Byline: Melanie Kletter

NEW YORK — After a tough spring-summer selling season, many smaller retailers are just starting to feel confident again this fall and are looking forward to a healthier holiday and spring period.
That was the sentiment from buyers at the International Fashion Boutique Show, which ended its four-day run on Tuesday at the Jacob K. Javits Convention Center in Manhattan.
“The summer nearly killed me, but things have been picking up,” said Maria Giordano, owner of Ria Gio, a retail store in Philadelphia.
Retailers at the show said they were stocking up on last-minute holiday items and also starting to prepare for spring, although many vendors, especially those catering to junior customers, showed only a smattering of spring merchandise, preferring instead to offer items for the current holiday season.
Giordano and other retailers said they were on the hunt for new and fresh items that would help set them apart from the pack.
“I am also looking for the same bodies but in new fabrics,” she said. “Also I am searching for new accessories, which now account for about half of my sales and have been selling great.”
Roberta Giordano, owner of Bobbi’s, a two-store chain based in Brooklyn, said she was still stocking up for the holidays.
“I am looking for fun and edgy pieces,” she said.
However, many vendors described the show traffic as “sluggish” and said buyers seemed more cautious than last year in regards to placing orders. The time period for the show is not historically a strong buying season, as many retailers are tapped out for the end of the year and aren’t quite ready for spring buying, vendors and retailers said at the show.
Many vendors were continuing to concentrate on themes and trends that have been popular in recent months, such as denim in all shapes and styles, geometric shapes, interpretations of suede and Eighties-inspired merchandise.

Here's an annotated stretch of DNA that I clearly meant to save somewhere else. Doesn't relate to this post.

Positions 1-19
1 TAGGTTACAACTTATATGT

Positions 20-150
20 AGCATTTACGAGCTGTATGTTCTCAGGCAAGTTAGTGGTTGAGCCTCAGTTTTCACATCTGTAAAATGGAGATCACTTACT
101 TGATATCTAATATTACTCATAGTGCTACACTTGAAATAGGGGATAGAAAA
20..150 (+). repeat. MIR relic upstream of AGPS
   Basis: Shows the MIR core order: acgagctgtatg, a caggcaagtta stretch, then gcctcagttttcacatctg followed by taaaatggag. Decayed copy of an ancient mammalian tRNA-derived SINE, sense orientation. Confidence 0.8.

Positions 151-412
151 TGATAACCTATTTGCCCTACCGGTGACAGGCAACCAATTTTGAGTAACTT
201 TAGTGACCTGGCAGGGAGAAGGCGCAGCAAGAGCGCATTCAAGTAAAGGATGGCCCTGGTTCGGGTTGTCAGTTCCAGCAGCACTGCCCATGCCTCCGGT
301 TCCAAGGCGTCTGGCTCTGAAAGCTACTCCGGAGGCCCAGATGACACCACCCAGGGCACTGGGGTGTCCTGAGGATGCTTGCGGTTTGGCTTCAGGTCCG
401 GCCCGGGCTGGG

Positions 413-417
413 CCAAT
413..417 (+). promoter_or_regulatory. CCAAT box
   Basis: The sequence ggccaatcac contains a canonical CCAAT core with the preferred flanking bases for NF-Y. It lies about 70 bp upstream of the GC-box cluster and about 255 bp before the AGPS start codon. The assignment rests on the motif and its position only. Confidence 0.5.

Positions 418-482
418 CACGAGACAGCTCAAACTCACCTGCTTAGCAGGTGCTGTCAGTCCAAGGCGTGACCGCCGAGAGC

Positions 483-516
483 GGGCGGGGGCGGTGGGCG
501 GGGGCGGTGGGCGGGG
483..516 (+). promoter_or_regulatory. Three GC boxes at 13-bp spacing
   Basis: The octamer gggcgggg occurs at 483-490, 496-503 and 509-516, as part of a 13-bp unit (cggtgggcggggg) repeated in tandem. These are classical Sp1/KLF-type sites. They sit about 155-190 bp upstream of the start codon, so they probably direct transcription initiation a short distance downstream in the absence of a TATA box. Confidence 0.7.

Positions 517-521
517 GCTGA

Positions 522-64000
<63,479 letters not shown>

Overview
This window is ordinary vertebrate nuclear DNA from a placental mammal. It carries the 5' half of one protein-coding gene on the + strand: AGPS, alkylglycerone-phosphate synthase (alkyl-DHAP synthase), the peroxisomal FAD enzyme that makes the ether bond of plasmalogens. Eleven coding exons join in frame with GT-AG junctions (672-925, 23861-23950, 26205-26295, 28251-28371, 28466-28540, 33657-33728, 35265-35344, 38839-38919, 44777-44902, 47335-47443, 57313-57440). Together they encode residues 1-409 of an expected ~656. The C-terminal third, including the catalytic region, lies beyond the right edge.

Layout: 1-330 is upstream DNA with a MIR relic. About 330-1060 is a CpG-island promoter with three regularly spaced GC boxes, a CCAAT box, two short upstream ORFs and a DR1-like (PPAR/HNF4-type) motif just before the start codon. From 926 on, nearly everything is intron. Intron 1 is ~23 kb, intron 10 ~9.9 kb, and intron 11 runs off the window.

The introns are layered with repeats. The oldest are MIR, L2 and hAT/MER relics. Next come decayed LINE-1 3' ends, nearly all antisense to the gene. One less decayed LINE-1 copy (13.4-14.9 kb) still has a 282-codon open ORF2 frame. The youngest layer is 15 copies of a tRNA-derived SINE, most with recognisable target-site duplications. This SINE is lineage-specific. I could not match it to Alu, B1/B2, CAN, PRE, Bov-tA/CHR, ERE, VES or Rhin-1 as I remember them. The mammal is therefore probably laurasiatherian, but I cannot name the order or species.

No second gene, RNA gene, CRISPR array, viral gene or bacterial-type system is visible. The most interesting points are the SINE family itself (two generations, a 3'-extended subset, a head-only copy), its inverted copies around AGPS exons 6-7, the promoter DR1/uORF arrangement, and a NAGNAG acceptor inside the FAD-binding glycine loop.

One Clothing, which has had some recent management shakeups and is now facing a lawsuit from its former president, Sherwin (Ace) Ross, is focusing on shiny looks and gold heading into holiday and spring, said Amy Gallagher, manager of the New York showroom.
Geometric prints, cotton stretch twill pants and denim bottoms with a cut-off waist are some other key looks.
Azzure, a denim firm, offered a variety of innovative denim looks, including patchwork bottoms with raw and sandblasted denim and a matching jacket.
“Dark denim is dead, and there is a return to more regular, stonewashed jeans and sandblasted looks,” said Ruben Campos, Azzure’s president and designer.
The company, which launched at retail about a year ago and also offers men’s products, recently moved into a new showroom at 1385 Broadway. The women’s line is now sold in about 200 doors, primarily trendy boutiques and specialty stores. In addition to denim, the firm offers related sportswear, such as logo mesh shirts.
“Many girls want a whole collection with tops and bottoms,” Campos noted.
Hybrid, a streetwear firm making its first appearance at the Boutique show, offered a variety of looks with an Eighties feel, such as a bright blue button-down shirt with a skinny green tie, and short skirts with a plaid print. Other offerings include the company’s innovative Tyvek material, a thin synthetic developed in conjunction with DuPont.
Hybrid also recently moved to a new showroom on West 36th Street. The company earlier this year became a division of Astral Apparel LLC, a New York-based manufacturer.
Illig, the fast-growing streetwear firm, displayed a full range of offerings for spring, including sweater tank tops in a puckered acrylic material, stretch denim and nylon cotton bottoms with a “rave” feel.
Illig started selling women’s apparel about two years ago and is now distributed in about 250 boutiques and in Urban Outfitters, according to David Alpern, Illig’s sales director.
“I think people are more cautious in what they are buying for spring, but overall I think spring will be okay at retail,” Alpern said.
Allen by ABS showed a variety of trendy items, such as geometric-print skirts and shirts, camel-neck sweaters, capri pants with frayed edges and shirts with tuxedo-style ruffles down the front.
The collection hit stores in March and is now in about 450 doors, including large department stores such as Dillard’s, Nordstrom and Dayton Hudson, as well as in some specialty stores, according to Tracy Schimko, an account executive for the firm.
The products are 30 to 40 percent less expensive than ABS’s signature line and range in wholesale price from about $22 to $69.
There was also some news on the show front. Advanstar Communications, the operator of the show, will have only three Boutique shows next year, compared with five this year, according to a show spokeswoman.

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